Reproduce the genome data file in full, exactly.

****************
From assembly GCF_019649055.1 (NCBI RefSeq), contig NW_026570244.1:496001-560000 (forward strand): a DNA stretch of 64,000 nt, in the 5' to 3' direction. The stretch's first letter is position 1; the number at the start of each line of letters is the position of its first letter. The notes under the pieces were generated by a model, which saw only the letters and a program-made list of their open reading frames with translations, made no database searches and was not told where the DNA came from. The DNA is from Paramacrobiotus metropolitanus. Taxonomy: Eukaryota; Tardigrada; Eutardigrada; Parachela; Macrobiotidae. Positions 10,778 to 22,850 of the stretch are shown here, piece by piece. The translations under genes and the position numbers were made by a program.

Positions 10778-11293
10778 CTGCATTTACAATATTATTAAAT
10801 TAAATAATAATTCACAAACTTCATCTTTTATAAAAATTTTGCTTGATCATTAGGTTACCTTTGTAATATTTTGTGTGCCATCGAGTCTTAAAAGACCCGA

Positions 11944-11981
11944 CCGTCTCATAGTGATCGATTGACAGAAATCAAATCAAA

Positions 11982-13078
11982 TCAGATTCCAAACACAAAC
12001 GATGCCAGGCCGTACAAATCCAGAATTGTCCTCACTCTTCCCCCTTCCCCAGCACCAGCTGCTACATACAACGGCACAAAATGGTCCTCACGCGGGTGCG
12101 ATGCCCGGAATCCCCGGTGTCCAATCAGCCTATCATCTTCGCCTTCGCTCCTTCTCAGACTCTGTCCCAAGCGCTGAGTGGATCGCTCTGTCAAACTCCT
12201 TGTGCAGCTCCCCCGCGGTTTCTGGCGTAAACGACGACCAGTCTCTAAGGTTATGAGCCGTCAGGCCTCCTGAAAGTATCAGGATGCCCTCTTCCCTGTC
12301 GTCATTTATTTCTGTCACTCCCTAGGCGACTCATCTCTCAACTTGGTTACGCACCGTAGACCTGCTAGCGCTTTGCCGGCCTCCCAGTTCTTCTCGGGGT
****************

From assembly GCF_019649055.1 (NCBI RefSeq), contig NW_026570244.1:496001-560000 (forward strand): a DNA stretch of 64,000 nt, in the 5' to 3' direction. The stretch's first letter is position 1; the number at the start of each line of letters is the position of its first letter. The notes under the pieces were generated by a model, which saw only the letters and a program-made list of their open reading frames with translations, made no database searches and was not told where the DNA came from. The DNA is from Paramacrobiotus metropolitanus. Taxonomy: Eukaryota; Tardigrada; Eutardigrada; Parachela; Macrobiotidae. Positions 10,778 to 22,850 of the stretch are shown here, piece by piece. The translations under genes and the position numbers were made by a program.

Positions 10778-11293
10778 CTGCATTTACAATATTATTAAAT
10801 TAAATAATAATTCACAAACTTCATCTTTTATAAAAATTTTGCTTGATCATTAGGTTACCTTTGTAATATTTTGTGTGCCATCGAGTCTTAAAAGACCCGA

Positions 11944-11981
11944 CCGTCTCATAGTGATCGATTGACAGAAATCAAATCAAA

Positions 11982-13078
11982 TCAGATTCCAAACACAAAC
12001 GATGCCAGGCCGTACAAATCCAGAATTGTCCTCACTCTTCCCCCTTCCCCAGCACCAGCTGCTACATACAACGGCACAAAATGGTCCTCACGCGGGTGCG
12101 ATGCCCGGAATCCCCGGTGTCCAATCAGCCTATCATCTTCGCCTTCGCTCCTTCTCAGACTCTGTCCCAAGCGCTGAGTGGATCGCTCTGTCAAACTCCT
12201 TGTGCAGCTCCCCCGCGGTTTCTGGCGTAAACGACGACCAGTCTCTAAGGTTATGAGCCGTCAGGCCTCCTGAAAGTATCAGGATGCCCTCTTCCCTGTC
12301 GTCATTTATTTCTGTCACTCCCTAGGCGACTCATCTCTCAACTTGGTTACGCACCGTAGACCTGCTAGCGCTTTGCCGGCCTCCCAGTTCTTCTCGGGGT